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Minneapolis Institute of Arts - 12 Reviews - 2400 3rd Ave S, Minneapolis, MN - Museums & Galleries Reviews - Phone (612) 870-3131

Minneapolis Institute of Arts

2400 3rd Ave S
Minneapolis, MN 55404
(612) 870-3131
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The Minneapolis institute of Arts is actually proported to be one of the leading fine art museums in the country! It houses over 100,000 works of art representing over 5,000 y...


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MIA 10/6/2006

The Minneapolis institute of Arts is actually proported to be one of the leading fine art museums in the country! It houses over 100,000 works of art representing over 5,000 years of world art and culture. Exhibits are both permanent and touringand include rare paintings, architecture, sculpture, photography and more. It is large and amazing so it is a must visit for fun and educational purposes. more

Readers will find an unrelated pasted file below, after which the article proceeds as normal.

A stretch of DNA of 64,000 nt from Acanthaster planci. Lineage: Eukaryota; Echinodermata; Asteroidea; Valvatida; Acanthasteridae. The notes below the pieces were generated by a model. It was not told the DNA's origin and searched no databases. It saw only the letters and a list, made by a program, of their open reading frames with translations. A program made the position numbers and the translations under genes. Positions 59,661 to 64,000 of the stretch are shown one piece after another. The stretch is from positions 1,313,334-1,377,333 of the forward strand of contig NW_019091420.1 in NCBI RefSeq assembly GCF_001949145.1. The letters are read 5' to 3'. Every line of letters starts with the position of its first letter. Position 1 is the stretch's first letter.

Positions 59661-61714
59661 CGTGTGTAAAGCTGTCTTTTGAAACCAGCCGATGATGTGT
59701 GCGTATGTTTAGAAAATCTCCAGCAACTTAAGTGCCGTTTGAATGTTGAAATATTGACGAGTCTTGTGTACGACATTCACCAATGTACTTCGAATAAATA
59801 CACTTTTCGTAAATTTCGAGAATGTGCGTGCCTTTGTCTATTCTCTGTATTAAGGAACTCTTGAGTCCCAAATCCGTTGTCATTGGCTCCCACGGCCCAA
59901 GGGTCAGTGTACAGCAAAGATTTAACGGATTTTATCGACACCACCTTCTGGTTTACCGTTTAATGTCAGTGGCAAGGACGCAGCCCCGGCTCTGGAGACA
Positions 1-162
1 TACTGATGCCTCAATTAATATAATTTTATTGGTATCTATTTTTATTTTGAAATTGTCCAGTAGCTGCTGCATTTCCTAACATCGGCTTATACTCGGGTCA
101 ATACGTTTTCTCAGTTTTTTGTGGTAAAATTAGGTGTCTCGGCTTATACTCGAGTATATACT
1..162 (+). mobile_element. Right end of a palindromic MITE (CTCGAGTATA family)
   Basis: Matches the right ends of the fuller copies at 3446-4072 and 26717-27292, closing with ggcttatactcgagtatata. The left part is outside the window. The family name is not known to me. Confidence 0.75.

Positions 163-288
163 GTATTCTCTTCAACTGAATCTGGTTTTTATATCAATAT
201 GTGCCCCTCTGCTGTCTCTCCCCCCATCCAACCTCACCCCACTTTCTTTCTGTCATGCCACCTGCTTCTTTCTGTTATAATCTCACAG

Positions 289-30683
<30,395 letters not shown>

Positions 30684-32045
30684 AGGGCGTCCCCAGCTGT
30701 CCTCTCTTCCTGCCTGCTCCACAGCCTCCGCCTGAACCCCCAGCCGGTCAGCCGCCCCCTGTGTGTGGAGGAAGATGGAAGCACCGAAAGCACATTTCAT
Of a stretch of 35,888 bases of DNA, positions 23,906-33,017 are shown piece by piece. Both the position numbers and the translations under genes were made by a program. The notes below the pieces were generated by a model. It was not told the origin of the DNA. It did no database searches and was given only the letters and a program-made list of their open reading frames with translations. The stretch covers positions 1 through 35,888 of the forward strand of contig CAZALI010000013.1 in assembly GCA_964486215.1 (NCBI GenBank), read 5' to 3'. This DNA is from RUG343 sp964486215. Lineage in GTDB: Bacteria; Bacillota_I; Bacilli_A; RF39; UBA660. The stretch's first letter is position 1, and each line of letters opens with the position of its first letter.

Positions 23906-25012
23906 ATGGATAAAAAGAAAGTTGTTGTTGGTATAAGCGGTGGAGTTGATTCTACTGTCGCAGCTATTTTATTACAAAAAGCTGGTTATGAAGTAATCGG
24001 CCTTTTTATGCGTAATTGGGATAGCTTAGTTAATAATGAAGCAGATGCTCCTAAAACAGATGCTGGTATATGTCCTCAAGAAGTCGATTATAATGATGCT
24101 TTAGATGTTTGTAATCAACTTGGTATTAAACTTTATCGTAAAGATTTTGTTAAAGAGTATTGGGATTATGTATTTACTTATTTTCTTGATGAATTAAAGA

Fabulous collection of art! 9/6/2005

and the price is right, too! Not only is there free admission to the regular, everyday exhibits, this place will be better than you expected. The first piece of artwork you will see when you walk in is the blazing "sun" like chandelier sculpture created by master glass blower and team, Dale Chihuly. If that alone doesn't amaze you, check out all the other exhibits. There are fabulous collections donated by locals, and there are other, temporary exhibits that will also delight! Seriously, check it out for the free admission, but don't stop at the door--this place is worth an afternoon! more

It's like a palace. 8/20/2005

This building is just fun to be or no. Free for the general collection. The priced special exhibits are usually great and (i think) they are free one night a week. There are usually local artists about doing mock-ups of the real thing...very Louvre like. Nice amount of sculpture and furniture items. The egyptian stuff is awesome. I try to go at least once a year just to remind myself that museums can be that good. more

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An Unfashionable Art Treasure 8/20/2005